Consider that, in June, Gotabaya Rajapaksa created the Presidential Task Force for Archaeological Heritage Management in the Eastern Province, which does not include a single Tamil or Muslim despite both groups combining to form a majority in the region. A retired general who is secretary to the ministry of defense and is accused of committing war crimes leads the task force, which includes Buddhist monks and individuals eager to promote Sinhalese colonization of Tamil and Muslim areas. Many Sinhalese Buddhist nationalists want to eventually see the Northern and Eastern Provinces become Buddhist-majority areas, and it appears the stage is set for a policy of ethnic flooding similar to what has taken place in China’s Tibet and Xinjiang regions.

Sri Lanka’s economy was in difficulty before COVID-19 surfaced. The island owed lenders around $3 billion in 2020 and must cough up billions of dollars over the next few years to service nearly $55 billion in debt. Drastically reduced revenue from textile exports, remittances, and tourism will exacerbate the balance-of-payment crisis. The government will seek a moratorium on loan payments, and this will likely further cement its ties to China, which can (and is eager to) help in this regard.

With regard to China, Mahinda Rajapaksa’s defeat in 2015 also represented a defeat for China, given the country’s support for the president and how the Rajapaksa family enabled Chinese influence in the region at India’s expense. Indeed, India’s intelligence played a prominent role supporting Mahinda Rajapaksa’s ouster in 2015. While the Rajapaksas and the government of Indian Prime Minister Narendra Modi have since pursued friendly ties, it is striking that the Gotabaya Rajapaksa regime has avoided finalizing agreements its predecessor reached with India and Japan even as it has pursued cooperative relations with China. In this context, untrammeled Rajapaksa rule in the offing represents a major victory for China. This bonhomie, combined with the economic carnage stemming from COVID-19, will allow China many opportunities to expand further its tentacles in the island.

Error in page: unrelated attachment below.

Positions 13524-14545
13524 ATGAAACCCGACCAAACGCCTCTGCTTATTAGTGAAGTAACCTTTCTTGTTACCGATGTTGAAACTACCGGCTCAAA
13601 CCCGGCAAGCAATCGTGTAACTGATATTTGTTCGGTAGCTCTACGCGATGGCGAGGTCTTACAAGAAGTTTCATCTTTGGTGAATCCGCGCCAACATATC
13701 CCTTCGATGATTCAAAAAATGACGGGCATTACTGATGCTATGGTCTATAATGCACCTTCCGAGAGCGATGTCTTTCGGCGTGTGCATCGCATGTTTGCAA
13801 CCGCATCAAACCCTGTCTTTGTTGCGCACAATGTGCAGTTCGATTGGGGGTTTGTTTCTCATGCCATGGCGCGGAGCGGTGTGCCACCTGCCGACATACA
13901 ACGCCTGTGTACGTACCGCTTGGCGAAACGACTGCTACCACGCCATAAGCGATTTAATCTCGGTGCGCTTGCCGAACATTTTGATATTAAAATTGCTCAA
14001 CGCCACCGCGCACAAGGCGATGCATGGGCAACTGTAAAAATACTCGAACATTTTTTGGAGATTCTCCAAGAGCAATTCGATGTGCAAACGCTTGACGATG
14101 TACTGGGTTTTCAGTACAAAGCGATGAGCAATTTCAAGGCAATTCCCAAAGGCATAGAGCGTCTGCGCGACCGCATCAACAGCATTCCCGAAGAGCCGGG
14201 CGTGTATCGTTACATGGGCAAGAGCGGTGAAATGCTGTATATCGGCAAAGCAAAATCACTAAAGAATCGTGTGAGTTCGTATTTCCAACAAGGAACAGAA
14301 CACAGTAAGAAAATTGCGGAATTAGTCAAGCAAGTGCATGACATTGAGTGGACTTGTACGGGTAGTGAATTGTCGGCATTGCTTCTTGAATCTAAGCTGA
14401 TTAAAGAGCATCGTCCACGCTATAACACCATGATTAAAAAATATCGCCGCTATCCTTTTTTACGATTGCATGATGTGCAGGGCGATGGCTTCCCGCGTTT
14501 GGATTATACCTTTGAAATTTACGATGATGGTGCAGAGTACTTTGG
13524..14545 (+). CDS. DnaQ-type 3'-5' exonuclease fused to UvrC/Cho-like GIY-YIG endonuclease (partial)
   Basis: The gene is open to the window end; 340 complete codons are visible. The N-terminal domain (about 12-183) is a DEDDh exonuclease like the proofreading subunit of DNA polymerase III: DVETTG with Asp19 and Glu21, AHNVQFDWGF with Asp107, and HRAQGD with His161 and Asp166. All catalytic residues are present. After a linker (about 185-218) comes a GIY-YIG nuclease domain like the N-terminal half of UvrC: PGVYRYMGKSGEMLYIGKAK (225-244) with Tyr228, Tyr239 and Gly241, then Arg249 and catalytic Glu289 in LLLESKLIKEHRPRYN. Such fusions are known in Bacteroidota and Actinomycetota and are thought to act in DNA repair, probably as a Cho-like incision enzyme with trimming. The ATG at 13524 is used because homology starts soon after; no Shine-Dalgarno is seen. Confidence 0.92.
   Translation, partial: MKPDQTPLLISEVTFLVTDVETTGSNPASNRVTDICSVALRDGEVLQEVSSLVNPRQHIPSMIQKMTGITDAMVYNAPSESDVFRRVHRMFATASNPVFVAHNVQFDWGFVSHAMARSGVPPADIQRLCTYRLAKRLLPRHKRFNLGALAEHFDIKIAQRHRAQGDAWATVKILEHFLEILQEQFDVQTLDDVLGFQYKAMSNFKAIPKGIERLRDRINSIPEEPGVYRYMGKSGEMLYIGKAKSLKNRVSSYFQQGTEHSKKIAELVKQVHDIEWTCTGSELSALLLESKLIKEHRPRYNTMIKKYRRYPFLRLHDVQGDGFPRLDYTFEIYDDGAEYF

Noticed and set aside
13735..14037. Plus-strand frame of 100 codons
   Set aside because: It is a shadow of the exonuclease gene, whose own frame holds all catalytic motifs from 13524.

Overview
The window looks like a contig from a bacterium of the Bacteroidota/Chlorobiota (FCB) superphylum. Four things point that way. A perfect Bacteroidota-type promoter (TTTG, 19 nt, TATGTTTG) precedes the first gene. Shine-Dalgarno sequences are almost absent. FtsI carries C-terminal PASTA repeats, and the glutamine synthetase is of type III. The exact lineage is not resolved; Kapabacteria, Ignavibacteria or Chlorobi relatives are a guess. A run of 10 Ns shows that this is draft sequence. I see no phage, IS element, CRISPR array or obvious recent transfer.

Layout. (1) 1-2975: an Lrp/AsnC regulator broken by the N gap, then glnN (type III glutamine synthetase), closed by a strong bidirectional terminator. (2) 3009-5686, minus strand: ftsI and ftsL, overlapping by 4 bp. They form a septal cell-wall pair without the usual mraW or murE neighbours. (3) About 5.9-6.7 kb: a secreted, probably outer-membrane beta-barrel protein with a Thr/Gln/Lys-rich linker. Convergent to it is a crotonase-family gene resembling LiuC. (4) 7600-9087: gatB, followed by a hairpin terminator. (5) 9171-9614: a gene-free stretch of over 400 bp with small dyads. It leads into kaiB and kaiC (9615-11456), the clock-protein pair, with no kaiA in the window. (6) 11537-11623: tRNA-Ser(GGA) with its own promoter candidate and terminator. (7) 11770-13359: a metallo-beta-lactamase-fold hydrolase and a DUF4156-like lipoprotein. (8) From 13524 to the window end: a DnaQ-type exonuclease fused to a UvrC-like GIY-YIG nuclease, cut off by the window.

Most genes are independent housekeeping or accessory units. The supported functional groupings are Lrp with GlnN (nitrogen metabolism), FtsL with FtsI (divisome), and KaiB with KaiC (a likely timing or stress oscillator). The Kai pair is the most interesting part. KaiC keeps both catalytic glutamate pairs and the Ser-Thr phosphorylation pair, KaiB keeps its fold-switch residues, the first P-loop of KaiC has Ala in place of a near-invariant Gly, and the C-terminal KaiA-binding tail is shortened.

When Sri Lanka celebrated Independence Day in February, the Gotabaya Rajapaksa government did not allow the national anthem sung in Tamil, a practice its predecessor reintroduced. The following month, the president pardoned a former army sergeant who in 2000 slit the throats of eight Tamil civilians, including four children, despite the island’s Supreme Court unanimously upholding his death sentence. The government tried to blame Muslims for spreading COVID-19 in the island, as a few from the community were among the first to contract the virus. This took place even as Muslims thought to have died from COVID-19 were forcibly cremated, a practice that goes against Islamic beliefs and World Health Organization recommendations. These ominous events took place before this majoritarian government commanded a parliamentary supermajority. All this suggest Sri Lanka and the region are bound to experience significant repercussions thanks to the results of this just-concluded election.

Neil DeVotta is a professor of politics and international affairs at Wake Forest University.